Strengthen Your Faith

 

A strong faith can be invaluable for addiction recovery. A strong faith not only reassures us that recovery is possible (as all things are possible with God’s help), but that we are forgiven for what we have done, and can therefore show ourselves the requisite compassion (while simultaneously acknowledging our wrongdoing). Studies have shown that those who undertake addiction recovery with a spiritual element are more likely to recover and stay ‘clean’ than those who use purely secular recovery strategies. The interface between spirituality and addiction is far too complex an individualized to properly detail here, but many churches are doing their best to help addicts utilize the aid of spirituality in their recovery. Programmes like 'Celebrate Recovery', run by many churches, can be a great deal of help. So, while at times it will feel hard to do so, try to involve God in your recovery.
 

Build Up Your Immune System

 

Withdrawal is tough on you. It makes you feel very ‘run down’. Unfortunately, when we’re ‘run down’, we’re more susceptible to catching illnesses. You may well find yourself with a constantly blocked nose, sore throat, cough, etc while you go through withdrawal. You can eliminate this particular irritation by building up your immune system. By far the best way to do this is to eat a healthy diet. Get plenty of fruit and vegetables, and drink lots of water. This will not only build up your immune system and help beat the bugs - it will also make you far healthier in general.
 

Restore Your Circadian Rhythms

 

Substance abuse can knock your circadian rhythms – the delicate biological mechanisms by which your body regulates its routines - for six. It’s important to try and restore them to get through withdrawal. There are several reasons to do this. Your circadian rhythms govern when you feel tired, and sleep is incredibly important for surviving anything tough, mentally and physically speaking! Few things are tougher than withdrawal, so a healthy sleeping pattern is absolutely essential for you at this point. What is more, circadian rhythms are strongly associated with your moods. Serotonin, the chemical most associated with feelings of happiness, is a major player in your body’s circadian mechanisms. When your circadian rhythms are broken down, your levels of serotonin will drop, making you more susceptible to low moods, irritability, and depression. None of which helps when you’re trying to get through withdrawal. So it’s important to get your circadian rhythms back up to scratch. Luckily, this is easy enough to do. You simply have to try and eat at the same times, sleep at the same times, wake at the same times, and take any medications at the same times every day for as long as it takes for your body to get the message. If you're really struggling to sleep, we have some ideas which may help you here.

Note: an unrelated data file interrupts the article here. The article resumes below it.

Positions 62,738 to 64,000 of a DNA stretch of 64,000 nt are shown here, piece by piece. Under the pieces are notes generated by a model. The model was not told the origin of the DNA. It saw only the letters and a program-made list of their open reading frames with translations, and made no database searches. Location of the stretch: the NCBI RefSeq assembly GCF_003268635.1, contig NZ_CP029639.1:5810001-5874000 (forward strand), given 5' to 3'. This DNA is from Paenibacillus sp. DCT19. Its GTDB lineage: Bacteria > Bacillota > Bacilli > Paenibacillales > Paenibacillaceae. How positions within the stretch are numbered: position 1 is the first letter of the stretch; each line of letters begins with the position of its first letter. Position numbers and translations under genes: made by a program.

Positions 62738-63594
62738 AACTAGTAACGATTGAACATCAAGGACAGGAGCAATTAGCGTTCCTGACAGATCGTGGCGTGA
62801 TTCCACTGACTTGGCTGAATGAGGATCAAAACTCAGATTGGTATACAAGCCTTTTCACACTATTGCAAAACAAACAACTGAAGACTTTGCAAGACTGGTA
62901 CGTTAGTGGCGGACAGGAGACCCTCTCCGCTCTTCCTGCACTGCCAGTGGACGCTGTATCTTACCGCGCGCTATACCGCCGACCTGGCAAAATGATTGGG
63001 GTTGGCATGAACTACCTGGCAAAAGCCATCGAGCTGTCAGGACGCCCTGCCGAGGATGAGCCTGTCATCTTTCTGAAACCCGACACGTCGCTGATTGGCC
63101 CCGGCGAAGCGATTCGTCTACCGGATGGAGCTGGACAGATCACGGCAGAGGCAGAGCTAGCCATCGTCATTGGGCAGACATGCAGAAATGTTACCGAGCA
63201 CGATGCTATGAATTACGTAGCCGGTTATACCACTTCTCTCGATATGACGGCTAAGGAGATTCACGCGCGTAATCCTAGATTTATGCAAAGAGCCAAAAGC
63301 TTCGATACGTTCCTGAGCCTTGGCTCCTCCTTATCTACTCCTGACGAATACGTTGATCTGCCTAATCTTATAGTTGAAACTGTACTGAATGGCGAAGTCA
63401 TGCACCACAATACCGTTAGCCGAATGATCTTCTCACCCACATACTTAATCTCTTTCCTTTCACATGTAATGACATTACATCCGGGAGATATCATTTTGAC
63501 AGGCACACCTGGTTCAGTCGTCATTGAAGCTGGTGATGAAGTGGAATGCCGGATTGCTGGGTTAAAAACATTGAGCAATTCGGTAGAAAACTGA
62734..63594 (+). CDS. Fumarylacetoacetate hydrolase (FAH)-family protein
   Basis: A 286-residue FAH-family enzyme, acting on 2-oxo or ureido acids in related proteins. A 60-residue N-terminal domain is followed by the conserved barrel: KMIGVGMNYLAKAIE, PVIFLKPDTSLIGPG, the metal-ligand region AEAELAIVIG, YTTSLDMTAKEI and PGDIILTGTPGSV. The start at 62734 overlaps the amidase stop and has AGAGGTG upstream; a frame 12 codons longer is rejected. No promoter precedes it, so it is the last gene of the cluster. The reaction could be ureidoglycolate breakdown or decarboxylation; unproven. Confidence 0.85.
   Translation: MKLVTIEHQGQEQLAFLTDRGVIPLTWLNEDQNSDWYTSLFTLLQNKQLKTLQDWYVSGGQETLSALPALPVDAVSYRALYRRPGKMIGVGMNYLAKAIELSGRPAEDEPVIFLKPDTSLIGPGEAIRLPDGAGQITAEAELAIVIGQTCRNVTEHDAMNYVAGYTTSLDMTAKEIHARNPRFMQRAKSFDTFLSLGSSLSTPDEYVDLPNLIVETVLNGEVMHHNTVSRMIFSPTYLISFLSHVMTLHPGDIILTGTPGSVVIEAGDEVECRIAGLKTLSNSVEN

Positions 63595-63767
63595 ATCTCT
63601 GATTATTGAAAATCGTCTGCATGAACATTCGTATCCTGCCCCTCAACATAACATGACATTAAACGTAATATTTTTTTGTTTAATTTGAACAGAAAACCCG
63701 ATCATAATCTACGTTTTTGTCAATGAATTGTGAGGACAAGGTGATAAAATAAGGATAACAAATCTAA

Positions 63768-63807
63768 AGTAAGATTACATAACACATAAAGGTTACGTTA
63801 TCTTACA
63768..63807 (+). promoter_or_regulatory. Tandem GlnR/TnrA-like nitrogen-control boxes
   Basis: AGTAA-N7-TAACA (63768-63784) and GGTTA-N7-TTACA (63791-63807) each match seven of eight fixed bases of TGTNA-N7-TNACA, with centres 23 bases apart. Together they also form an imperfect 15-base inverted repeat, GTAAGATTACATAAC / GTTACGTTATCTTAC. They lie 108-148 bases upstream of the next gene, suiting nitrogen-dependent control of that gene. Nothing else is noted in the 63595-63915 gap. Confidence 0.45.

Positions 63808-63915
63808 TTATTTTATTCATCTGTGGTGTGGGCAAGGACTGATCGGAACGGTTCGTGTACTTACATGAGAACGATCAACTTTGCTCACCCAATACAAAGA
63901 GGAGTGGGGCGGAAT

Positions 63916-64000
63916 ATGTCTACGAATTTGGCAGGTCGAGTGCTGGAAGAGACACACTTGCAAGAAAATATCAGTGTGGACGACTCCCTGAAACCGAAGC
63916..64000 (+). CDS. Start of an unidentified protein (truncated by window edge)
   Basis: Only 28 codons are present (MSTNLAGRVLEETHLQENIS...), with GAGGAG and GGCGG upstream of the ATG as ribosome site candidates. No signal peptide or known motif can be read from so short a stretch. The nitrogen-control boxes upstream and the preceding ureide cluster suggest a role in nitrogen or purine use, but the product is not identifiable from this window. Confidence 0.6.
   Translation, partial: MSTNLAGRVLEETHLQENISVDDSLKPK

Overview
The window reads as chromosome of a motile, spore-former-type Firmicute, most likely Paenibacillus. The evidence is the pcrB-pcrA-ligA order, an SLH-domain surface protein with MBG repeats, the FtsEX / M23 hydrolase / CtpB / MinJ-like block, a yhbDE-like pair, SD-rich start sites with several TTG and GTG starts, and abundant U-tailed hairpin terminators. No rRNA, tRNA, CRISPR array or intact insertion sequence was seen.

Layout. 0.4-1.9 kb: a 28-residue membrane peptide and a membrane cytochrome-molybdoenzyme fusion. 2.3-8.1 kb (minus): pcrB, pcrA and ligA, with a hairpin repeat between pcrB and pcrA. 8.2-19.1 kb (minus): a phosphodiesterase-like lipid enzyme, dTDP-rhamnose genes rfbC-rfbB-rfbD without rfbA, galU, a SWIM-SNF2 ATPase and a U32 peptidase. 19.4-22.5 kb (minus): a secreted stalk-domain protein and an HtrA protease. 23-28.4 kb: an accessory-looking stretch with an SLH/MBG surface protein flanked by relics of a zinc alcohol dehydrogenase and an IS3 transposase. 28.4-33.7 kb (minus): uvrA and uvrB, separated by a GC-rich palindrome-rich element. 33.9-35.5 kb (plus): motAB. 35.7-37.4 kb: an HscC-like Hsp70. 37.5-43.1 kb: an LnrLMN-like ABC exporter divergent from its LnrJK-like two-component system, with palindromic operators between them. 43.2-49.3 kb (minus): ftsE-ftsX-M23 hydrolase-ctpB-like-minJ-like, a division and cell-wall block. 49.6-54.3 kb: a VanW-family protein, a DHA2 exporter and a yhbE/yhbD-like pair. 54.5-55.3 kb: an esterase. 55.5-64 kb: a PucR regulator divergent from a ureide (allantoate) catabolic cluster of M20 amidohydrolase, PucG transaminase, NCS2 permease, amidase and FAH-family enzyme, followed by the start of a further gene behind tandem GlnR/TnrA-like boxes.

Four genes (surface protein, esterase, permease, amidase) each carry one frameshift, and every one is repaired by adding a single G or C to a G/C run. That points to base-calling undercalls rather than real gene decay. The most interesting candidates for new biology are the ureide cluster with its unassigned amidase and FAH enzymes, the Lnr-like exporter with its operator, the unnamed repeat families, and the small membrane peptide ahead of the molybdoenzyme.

Anne Foy, 28/01/2017